Earlier this week, Nielsen Co. released a report revealing how Americans spend their time online has changed dramatically over the past 12 months. As people spend more time on social networking sites such as Facebook, time spent e-mailing was down 28 percent and instant messaging dropped 15 percent.
This news has industry executives speculating how the trend could affect how teenagers who have grown up texting and using social networking sites will communicate with each other in the future.
Facebook chief operating officer Sheryl Sandberg said last month during a conference that "e-mail is probably going away." Although this claim received some backlash online, there is indeed evidence that some consumers are finding alternative ways to stay in touch with their friends.
"E-mail isn't necessarily going to go away all together, especially since some of us still write letters once in awhile," said John Barrett, the director of research for market research firm Parks Associated, which specializes in consumer technology trends.
"Even though communication habits change, they all have their proper use and give us options to choose from. We are, however, seeing a large shift toward communicating through Facebook and less with e-mail."
Teenagers today consider e-mail to be a "grown-up medium," and not ideal for day-to-day communication with their peers, according to a recent study by the Pew Internet and American Life Project and the University of Michigan.
It's no secret that teens love to text. In fact, half send 50 or more text messages a day — or 1,500 texts a month — and one in three send more than 100 texts a day, or more than 3,000 texts a month, the study found, which involved a national survey of 800 teens and nine focus groups in four U.S. cities. But as these quick and casual messages dominate how they communicate, e-mail has taken a back seat — with teens citing the platform as a "formal" and "grown-up" way to be in touch with adults.
Only 11% of teens use e-mail to communicate with friends each day, according to the Pew report. "E-mail doesn't support real-time, flexible contact with others," Scott Campbell, co-author of the Pew report, told TechNewsDaily. "You have to log in and also be online. Teens carry their phones with them anywhere and they can text their friends without stopping everything to respond. Teens do e-mail, but not as much as they communicate in other ways."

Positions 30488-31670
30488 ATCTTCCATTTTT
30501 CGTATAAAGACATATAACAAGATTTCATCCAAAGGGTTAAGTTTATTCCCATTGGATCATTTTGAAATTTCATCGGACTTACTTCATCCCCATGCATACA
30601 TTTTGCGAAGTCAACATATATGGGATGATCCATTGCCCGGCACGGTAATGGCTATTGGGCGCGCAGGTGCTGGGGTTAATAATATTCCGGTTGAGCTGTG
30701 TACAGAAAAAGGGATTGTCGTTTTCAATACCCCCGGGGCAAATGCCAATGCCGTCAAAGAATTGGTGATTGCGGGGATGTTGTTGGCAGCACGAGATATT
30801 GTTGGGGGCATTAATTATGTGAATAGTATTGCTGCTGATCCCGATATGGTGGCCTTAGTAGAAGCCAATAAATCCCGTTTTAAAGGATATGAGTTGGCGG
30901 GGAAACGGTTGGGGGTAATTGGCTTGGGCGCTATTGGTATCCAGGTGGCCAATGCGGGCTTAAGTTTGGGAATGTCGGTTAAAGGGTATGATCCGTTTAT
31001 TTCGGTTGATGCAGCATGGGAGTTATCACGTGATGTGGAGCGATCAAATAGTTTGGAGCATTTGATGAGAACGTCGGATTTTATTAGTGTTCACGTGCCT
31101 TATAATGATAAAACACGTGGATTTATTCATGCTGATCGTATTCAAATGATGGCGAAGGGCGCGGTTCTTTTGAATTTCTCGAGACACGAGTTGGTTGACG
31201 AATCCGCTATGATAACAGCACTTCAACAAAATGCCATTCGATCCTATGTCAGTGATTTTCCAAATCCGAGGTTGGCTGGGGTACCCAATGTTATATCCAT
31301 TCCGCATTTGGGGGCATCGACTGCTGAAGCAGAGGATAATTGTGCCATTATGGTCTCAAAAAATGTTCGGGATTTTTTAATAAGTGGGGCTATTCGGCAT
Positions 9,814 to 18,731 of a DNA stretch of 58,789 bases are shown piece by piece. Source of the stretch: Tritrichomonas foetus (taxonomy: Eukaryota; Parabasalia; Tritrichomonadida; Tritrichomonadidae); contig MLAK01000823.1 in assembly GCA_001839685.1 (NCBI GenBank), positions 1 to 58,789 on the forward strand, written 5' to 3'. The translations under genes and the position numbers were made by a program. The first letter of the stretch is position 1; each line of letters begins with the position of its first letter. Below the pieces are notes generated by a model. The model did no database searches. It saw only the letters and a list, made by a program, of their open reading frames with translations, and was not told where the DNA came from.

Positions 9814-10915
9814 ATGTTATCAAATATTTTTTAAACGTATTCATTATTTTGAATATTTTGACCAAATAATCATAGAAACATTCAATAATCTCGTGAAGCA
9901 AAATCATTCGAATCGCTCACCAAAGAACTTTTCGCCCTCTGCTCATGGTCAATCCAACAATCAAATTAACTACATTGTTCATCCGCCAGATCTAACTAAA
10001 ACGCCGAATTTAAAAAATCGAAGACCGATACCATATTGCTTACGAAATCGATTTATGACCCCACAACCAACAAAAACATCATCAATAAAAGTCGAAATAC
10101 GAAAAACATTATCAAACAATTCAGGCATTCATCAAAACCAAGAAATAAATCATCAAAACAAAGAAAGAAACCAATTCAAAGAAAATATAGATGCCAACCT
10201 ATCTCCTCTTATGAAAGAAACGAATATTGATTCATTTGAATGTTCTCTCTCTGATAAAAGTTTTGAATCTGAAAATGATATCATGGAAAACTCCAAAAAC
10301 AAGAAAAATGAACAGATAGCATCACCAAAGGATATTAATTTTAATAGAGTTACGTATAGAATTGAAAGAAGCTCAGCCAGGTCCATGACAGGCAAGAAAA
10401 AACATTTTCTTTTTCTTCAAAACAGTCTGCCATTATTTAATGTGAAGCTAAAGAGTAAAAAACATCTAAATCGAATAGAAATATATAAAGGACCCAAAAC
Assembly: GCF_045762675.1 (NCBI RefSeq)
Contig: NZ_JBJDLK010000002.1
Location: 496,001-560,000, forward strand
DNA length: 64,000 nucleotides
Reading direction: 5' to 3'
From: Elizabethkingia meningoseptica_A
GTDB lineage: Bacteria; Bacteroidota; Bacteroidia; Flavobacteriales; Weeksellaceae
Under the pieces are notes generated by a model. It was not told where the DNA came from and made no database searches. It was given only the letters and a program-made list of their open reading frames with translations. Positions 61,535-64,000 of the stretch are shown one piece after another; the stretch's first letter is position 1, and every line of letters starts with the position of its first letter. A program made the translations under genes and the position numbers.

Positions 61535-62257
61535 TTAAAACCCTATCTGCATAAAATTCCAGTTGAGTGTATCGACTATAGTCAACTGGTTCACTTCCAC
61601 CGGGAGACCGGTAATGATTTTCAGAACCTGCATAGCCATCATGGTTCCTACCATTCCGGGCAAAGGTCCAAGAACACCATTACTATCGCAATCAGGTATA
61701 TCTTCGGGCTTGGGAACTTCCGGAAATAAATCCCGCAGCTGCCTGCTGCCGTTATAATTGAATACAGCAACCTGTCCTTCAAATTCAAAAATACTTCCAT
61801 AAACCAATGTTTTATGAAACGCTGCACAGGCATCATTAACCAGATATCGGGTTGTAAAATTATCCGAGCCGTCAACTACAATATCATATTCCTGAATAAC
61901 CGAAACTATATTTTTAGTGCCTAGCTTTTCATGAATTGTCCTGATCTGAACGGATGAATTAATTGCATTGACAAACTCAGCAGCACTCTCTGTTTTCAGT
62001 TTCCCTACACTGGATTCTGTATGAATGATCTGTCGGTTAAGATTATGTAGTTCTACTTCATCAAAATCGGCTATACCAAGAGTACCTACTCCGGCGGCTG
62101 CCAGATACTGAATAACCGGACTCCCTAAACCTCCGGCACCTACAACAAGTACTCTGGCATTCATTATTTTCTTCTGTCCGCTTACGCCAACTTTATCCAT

Campbell, who is an assistant professor of communication studies at University of Michigan, believes that once teens go to college and begin networking and job searching, e-mail will become a more important way for them to communicate.
"Many teens consider e-mail to be a more adult way of communicating," he continued. "They aren't in the stage of their lives when e-mail serves a real purpose of staying in touch with people."
Texting will continue to play a heavy role in their lives until their mid-20s, Campbell said. As they begin to settle down "and start new families of their own, they will rely less on their peers for a constant stream of communication through texts," he said. "They won't grow out of texting, but they will likely grow out of sending an enormous amount of them each day."
Barrett agrees: "It will be interesting to see if teens start utilizing their personal e-mail addresses more once they graduate from college and begin frequently using their work accounts," he said. "There could be a small shift in professional communication as the younger demographic takes over, but you won't see corporate executives using social networking as their main way of communicating."
E-mail is not the only medium that has taken a hit from the expansion of text messaging and social networking.
"Teenagers are now overlooking the landline phone," Campbell said. "Texting or going on Facebook via mobile devices allows teens to stay in touch with their friends anytime, anywhere. Landline phones confine teens to a certain space, and this is inconvenient for them."
Teens also enjoy manipulating language and abbreviating words through texts and Facebook posts.
"This is a way for them to express themselves and be creative," Campbell said. "Since they believe e-mail is a more formal platform, it doesn't meet their needs right now. However, this could change as they get older."
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